Skip to main content

Destroys Property

What to do:

Self-talk. Say to yourself, "What I think about my child's breaking his toys is upsetting me, but I can get my thoughts under control. I'll just tell myself that it's not that big of a deal. It is important to me that my child learns how to take care of his things but he doesn't know it's important-or the value of his toys, clothes or things that belong to others unless I teach him."

Empathy. Ask yourself, "How would I feel if I wanted to write on the refrigerator and tear up magazines? I'd think that it would be fun if I didn't know that it would damage them! Well, that's how my child feels. I can understand."

Teach. Tell yourself, "I can help my child learn how to be careful with clothes, toys or other things and how important it is."

Make a Rule and Supervise Play. By being there, you (or another adult) can guide your child's play into more gentle activities and stop him from destroying things before he does by accident or because he is mad. Make a rule about clothes and coloring, for example. Tell your child: The rule is that clothes are hung up and coloring is done at the table only.

Then show your child the hangers to hang up his clothes and help him hang them up together (and then ask him to do so by himself, once he learns), instead of putting them on the floor where he can step on them; give him paper and crayons to draw on at the table, so he won't draw on the table itself and destroy it.

Praise Taking Care of Toys. Say, "You are taking such good care of that toy by carefully pulling the string on the talking doggy and gently putting the doll in the dollhouse. These toys will last a long time because you are being careful and gentle with them.

Use Grandma's Rule. When your child makes a mess, use Grandma's Rule to get the crayon cleaned off the wall. Say, "When you have scrubbed the crayon off, then you may go back to playing again."

Teach Your Child to Practice Empathy. Kindly in a calm voice ask your child these questions: "How do you think your sister felt when you ripped up her homework? How would you feel if she ripped up something of yours? You wouldn't like it, right?" Tell your child that it's good to take care of other people's property by being gentle with it or by not touching it, just like we would want them to take care of ours."

Use Reprimands. Say, for example, "Stop tearing the book," and tell her why it was wrong by saying, "We want to keep our books nice so we can read them." Then tell her what she could have done instead. Say, "Books are for reading. Let's read the book." These statements don't remind her of the unacceptable behavior but teach her the acceptable one. Her destroying the book reminds you that she doesn't know what is valuable and what is not. So be sure to keep items out of her reach that you don't want accidentally destroyed.

Remove Breakable Items That You Don't Want To Take A Chance On Being Destroyed. To prevent a special vase or glass bowl from landing on the floor by accident when your child is running after your dog, for example, make sure you put it in a safe place where it cannot be broken by a young child on the move!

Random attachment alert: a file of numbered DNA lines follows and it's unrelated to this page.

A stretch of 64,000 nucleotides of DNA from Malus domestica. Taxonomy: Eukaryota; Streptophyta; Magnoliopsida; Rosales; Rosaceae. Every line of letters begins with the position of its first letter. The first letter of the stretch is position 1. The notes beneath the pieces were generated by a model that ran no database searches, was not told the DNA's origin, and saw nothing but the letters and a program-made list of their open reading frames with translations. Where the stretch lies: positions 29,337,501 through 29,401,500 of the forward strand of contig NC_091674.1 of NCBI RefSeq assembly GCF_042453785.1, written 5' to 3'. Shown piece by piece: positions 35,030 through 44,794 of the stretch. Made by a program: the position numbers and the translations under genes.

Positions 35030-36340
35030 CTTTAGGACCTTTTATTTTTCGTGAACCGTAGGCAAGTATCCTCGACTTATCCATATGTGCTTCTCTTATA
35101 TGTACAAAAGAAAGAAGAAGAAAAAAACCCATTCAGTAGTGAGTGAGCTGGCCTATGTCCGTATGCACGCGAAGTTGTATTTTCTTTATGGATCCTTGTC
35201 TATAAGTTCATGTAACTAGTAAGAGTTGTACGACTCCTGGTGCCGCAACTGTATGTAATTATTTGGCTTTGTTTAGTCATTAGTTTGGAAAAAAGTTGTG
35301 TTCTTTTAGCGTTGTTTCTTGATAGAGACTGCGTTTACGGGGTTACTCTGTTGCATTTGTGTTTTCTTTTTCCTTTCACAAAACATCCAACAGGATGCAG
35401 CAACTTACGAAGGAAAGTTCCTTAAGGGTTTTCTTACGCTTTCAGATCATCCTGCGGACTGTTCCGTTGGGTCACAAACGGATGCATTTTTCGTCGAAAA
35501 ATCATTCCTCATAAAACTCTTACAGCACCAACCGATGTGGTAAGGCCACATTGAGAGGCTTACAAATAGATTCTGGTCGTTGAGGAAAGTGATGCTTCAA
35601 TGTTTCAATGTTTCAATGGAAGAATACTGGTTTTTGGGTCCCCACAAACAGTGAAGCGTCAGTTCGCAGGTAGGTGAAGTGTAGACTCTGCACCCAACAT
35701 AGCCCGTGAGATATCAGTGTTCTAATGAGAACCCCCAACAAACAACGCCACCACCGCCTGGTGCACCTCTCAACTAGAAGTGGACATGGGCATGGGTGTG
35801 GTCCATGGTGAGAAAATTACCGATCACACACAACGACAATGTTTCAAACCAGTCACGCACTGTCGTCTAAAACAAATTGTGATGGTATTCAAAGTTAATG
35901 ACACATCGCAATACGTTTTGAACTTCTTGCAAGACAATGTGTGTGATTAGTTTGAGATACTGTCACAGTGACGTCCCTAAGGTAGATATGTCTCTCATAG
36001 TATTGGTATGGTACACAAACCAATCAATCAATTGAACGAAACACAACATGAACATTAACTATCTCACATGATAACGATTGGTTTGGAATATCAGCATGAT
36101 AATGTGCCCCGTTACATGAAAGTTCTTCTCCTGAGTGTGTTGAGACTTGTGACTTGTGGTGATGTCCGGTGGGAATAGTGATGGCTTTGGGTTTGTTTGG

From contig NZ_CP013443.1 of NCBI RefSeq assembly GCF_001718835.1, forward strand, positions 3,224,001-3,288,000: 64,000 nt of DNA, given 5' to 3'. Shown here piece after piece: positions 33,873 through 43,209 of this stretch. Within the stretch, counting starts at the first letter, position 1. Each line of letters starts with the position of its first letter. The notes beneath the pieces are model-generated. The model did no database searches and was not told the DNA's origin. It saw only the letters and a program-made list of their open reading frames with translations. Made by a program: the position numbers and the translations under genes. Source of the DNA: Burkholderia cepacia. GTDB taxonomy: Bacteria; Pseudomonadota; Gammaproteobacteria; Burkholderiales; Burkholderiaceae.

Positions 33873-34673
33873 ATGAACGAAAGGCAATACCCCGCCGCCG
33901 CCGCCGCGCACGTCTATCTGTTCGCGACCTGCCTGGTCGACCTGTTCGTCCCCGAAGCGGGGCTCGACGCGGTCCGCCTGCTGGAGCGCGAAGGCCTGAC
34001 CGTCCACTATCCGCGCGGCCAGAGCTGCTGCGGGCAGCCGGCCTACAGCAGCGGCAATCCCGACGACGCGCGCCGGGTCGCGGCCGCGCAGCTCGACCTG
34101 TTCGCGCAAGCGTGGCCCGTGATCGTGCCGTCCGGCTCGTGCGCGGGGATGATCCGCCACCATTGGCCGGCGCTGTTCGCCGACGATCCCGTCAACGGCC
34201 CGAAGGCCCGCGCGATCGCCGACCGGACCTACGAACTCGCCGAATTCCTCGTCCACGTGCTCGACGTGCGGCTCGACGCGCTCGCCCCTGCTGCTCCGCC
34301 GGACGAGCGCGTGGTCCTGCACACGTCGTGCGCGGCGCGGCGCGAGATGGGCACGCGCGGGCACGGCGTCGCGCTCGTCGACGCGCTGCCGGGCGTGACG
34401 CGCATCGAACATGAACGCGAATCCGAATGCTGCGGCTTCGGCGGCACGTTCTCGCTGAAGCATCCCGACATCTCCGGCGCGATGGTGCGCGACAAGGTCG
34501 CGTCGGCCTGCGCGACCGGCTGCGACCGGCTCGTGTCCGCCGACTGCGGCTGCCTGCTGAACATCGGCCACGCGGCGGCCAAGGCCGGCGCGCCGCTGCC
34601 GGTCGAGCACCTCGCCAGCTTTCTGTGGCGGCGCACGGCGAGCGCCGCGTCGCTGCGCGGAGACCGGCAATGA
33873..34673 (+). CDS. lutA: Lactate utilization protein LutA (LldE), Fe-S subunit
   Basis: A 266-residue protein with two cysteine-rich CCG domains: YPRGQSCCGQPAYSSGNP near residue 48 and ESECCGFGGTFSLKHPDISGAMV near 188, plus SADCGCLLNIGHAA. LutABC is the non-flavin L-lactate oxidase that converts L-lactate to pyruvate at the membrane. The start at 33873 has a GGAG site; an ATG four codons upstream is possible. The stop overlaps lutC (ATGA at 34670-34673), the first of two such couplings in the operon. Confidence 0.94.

Keep things that your child can tear or cut in a special box. Help your child know what is okay to cut up-in order to practice cutting-and what paper is okay to draw on-in order to practice drawing. Say, "This box of paper is okay for you to use at the table. If you want to draw or cut, ask me for the markers and scissors." Than praise his doing so by saying, "Thank you or asking me before you cut, drew or ripped the paper. That is what it means to be careful."

Take Your Child to Calm Time. If you've given your child a reprimand and she destroys property again, repeat the reprimand and take her to Calm Time to calm down and take a break from doing behavior you told her not to do. When she's calm, you can talk with her about the rule about taking care of clothes, toys, etc. Tell her to think about how to take care of things rather than damaging them by asking her to repeat the rule. Then give her a big hug! You are working together to learn how to take care of things-an important lesson for life.

What not to do:

Don't Overreact. If your child breaks something, don't throw a tantrum yourself. You may be disappointed, but your anger tells her that you care more for your things than for your child.

Don't Confuse by Destroying Things You Said Not To Destroy. For example, telling her to not color on your magazines and then letting her cut pictures out of the same magazines will be confusing. Instead, explain the difference between old and new, and tell her to ask if what she wants to color or cut is old or new. When she says, "old", tell her that she is right and lead her to the box of old magazines that are okay to destroy.

Don't Replace Broken Toys. If your child deliberately breaks one of his toys, don't replace it. If he knows that a new one will magically appear, he won't learn to take care of the toys he has.

The authors and Raised with Love and Limits Foundation disclaim responsibility for any harmful consequences, loss, injury or damage associated with the use and application of information or advice contained in these prescriptions and on this website. These protocols are clinical guidelines that must be used in conjunction with critical thinking and critical judgment.